The Electronic Newsletter of the Chrysler 300 Club International
This Newsletter is published for the members of the Chrysler 300 Club International. All rights reserved. Publication will be at irregular intervals. Not responsible for errors or omissions.

Issue 71 March 15, 2024
In This Issue
Club Events
Feature Stories
Tech Articles
Video Corner
Members Say
Restoration Spotlight
Old & Slow Corner
Final Thought
Chrysler 300 Club International
PO Box 40
Benson, MD, 21018

* Quick Links *


From 1997
Fins In The Fog

Green lights and blue skies
to Ken Boyd &
Wayne Simonson
With 5 weeks until our Host Hotel's April 15th registration deadline, it's time to book your room to join us at our 300 Club International's Spring 2024 Meet in Kokomo, Indiana! Our block of 60 rooms with its favorable Club rates is already approximately 50% booked, so don't hesitate to reserve your room! Click here for our Meet Registration Form with all the reservation details. Noel Hastalis
We have a tribute page for Michael Burke. Click here.
This newsletter is for you. Let us know what you'd like to see. Your opinions are always welcome and you can click here for the feedback form.
Club Events

Spring 2024: Kokomo, Indiana. May 15 - 19, 2024, hosted by Ralph Rhees and Jim Rockey. Our hotel will be the Holiday Inn Express & Suites Kokomo South, 5101 Cartwright Drive, Kokomo, IN 46902. Hotel's Direct Reservation Phone: (765) 450-8085. You can make reservations now. Activities include visits to museums in Auburn, Indiana, a trip to Grissom Air Museum and a few surprises. Click here for the registration form.
Fall 2024: Sept 11 - 15, 2024 hosted by Kurt Brueske. Our host hotel is the Hampton Inn & Suites Omaha Southwest-La Vista, 12331 Southport Pkwy, La Vista, NE 68128. We will have more information in future editions of the ENews.
Spring 2025: Mark Artell and Kelly LeBlant will be hosting the Spring, 2025 Meet in the Lafayette, Louisiana area.
Fall 2025: Buffalo, NY hosted by Jamie Hyde, Ron Klinczar, and Bob Merritt.

For more information, contact Rob Kern at or
Carlton Schroeder at
Feature Stories
A Youth Well Spent
by John Grady
Tech Articles

1960-62 Astradome Removal Bulletin 1955-63 Wiper No Park Bulletin
Automatic Headlight Beam Changer Service Bulletin

We are looking for new technical articles. Please send whatever you think is helpful to

Video Corner
1957 Motor Mounts
and a brake light puzzle

C carb to carb line,
wire cover, speedom removal


Here is something I bet you've never seen.
A board game for Letter Cars
from more than 40 years ago.
Click here to play.
Members Say

James Douglas writes:
I finished the “clamp” for the bottom of the door window electric motors. Anyone with a ’63 or a ’64 knows that the cast gear box legs can crack off after years of doors being swung closed. The weight of those motors with two field coils want to keep going when the door closes.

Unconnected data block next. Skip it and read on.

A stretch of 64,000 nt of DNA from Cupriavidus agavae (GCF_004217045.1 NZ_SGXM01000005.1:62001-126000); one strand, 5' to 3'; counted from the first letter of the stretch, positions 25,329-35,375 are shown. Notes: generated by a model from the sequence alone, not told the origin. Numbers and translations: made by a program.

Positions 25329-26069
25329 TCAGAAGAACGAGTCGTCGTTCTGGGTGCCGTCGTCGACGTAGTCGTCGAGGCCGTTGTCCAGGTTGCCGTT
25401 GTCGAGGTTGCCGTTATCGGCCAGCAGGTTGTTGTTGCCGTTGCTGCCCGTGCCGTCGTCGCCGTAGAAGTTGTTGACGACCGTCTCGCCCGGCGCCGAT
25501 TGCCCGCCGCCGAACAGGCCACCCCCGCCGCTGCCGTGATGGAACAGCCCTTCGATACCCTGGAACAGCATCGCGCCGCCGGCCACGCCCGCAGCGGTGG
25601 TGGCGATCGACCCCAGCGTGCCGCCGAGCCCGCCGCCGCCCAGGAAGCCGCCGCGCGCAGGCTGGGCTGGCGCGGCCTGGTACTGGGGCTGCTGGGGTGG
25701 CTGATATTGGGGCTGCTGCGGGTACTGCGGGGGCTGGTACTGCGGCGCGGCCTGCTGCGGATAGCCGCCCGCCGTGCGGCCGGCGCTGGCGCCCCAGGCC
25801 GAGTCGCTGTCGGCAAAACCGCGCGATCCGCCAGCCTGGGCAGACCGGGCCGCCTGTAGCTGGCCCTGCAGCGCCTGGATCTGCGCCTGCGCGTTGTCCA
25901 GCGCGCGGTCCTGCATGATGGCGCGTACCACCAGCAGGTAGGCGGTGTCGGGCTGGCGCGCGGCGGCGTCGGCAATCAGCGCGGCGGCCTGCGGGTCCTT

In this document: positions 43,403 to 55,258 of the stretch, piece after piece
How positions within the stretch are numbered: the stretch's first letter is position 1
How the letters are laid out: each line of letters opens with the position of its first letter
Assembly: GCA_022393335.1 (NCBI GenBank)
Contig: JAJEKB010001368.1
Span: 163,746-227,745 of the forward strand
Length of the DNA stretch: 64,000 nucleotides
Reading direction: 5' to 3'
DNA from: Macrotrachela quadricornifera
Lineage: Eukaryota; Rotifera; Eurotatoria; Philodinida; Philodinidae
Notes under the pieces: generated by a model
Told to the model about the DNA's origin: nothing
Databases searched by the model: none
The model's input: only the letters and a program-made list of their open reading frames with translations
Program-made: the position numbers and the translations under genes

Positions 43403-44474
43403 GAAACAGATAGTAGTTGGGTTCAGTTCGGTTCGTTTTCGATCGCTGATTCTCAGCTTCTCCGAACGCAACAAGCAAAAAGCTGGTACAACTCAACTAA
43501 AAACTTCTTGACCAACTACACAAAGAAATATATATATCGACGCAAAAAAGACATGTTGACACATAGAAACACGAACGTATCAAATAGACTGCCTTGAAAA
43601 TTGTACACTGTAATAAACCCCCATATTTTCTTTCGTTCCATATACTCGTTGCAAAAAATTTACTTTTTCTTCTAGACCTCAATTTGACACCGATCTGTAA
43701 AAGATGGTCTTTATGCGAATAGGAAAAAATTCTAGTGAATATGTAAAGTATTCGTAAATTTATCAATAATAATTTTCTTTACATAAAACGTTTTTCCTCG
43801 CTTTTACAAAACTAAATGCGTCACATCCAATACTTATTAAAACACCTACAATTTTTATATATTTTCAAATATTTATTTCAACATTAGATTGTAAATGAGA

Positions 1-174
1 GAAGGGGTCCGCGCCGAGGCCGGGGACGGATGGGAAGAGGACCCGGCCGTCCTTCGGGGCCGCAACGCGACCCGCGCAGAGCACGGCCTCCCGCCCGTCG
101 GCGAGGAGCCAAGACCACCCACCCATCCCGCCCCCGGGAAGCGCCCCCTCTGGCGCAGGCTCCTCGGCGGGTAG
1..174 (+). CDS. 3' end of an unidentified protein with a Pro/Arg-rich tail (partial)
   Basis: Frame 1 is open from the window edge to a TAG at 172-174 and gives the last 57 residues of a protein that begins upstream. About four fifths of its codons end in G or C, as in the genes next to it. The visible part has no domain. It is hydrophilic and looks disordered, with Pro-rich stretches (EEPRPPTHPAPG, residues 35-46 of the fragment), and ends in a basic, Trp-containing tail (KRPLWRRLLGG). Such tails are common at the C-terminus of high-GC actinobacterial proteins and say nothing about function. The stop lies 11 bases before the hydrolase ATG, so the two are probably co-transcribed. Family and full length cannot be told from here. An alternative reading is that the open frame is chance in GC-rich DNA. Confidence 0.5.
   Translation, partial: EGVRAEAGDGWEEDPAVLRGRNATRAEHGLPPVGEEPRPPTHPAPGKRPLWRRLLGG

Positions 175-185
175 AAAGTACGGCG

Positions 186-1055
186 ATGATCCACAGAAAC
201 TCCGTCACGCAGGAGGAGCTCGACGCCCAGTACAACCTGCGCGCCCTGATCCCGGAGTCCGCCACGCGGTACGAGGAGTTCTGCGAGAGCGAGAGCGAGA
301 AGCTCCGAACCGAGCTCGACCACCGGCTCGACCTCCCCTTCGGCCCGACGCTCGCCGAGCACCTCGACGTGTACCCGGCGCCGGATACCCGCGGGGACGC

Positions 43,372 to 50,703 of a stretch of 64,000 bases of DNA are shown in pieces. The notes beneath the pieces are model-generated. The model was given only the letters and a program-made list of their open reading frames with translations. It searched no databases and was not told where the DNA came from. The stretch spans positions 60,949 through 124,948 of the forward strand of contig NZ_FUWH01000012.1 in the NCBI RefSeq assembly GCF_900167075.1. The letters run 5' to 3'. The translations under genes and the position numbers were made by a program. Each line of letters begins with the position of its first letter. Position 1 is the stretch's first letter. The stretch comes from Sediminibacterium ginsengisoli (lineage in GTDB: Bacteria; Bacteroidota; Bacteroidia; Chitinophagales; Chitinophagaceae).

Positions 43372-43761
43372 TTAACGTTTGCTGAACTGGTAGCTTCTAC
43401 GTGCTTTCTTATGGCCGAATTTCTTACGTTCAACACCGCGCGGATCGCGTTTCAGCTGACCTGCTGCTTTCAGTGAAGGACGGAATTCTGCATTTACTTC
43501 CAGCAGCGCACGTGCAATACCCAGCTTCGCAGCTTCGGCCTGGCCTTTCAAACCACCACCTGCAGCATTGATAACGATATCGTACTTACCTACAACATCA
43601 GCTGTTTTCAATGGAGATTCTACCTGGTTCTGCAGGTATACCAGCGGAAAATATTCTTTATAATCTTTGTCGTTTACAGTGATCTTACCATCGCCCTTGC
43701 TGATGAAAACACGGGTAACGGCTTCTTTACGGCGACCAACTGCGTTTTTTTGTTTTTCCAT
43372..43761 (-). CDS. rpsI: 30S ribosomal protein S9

In the past I made some brackets and used a hose clamp. I found some industrial pipe clamps on McMaster-Carr that work very well and they are rubber lined as well. They come with a nut, and I used a stud on it. Then a hardware store angle bracket cut and drilled, and I was done. The McMaster-Carr parts numbers are 2615T22 and 2615T22 for the clamp and the stud for the motor reinforcement. Click here for pictures,
I use the bolt that holds the long “leg” of the window mechanism to the inner door web. Interesting in that when I went to back that bolt out it was under a LOT of load. I could not figure out why one of those brackets had failed on the doors, now I know why. A lot of side load. I suspect that the reinforcing bracket coming up from the bottom of the door and the hole in the door inner web were miss welded at the factory. Once that bolt was out, with all the other tight and the window positioned well, this one arm had to be 1.5 hole diameters out. So I drilled a new hole to line them up with a hole in my new brace. So, a word of caution to folks with a ’63 or a ’64. Take that lower bolt out next time you have a door panel off and if that long bracket moves you know to drill a new hole for that bolt to relieve the tension on it or that upper spot weld may go over time.
You may notice some JB weld in the photo. The cast is fine on these units. What I did is filled on the casting as much as I could to reinforce it in advance of any issues on both the front and the back. They made these sections way too thin.

Ron Kurtz writes:
I had the radiator for the E re-cored at Branford Radiator in Branford, CT (next to New Haven). They are an affiliate of Maine Radiator and one of only six such shops to exist in Connecticut. The attached photos speak to the quality of their work. The job cost $634 before taxes. Here is the address: Branford Radiator Repair, Inc., 27 Jackson Dr., Branford, CT 06405. Phone: (203) 488-7346.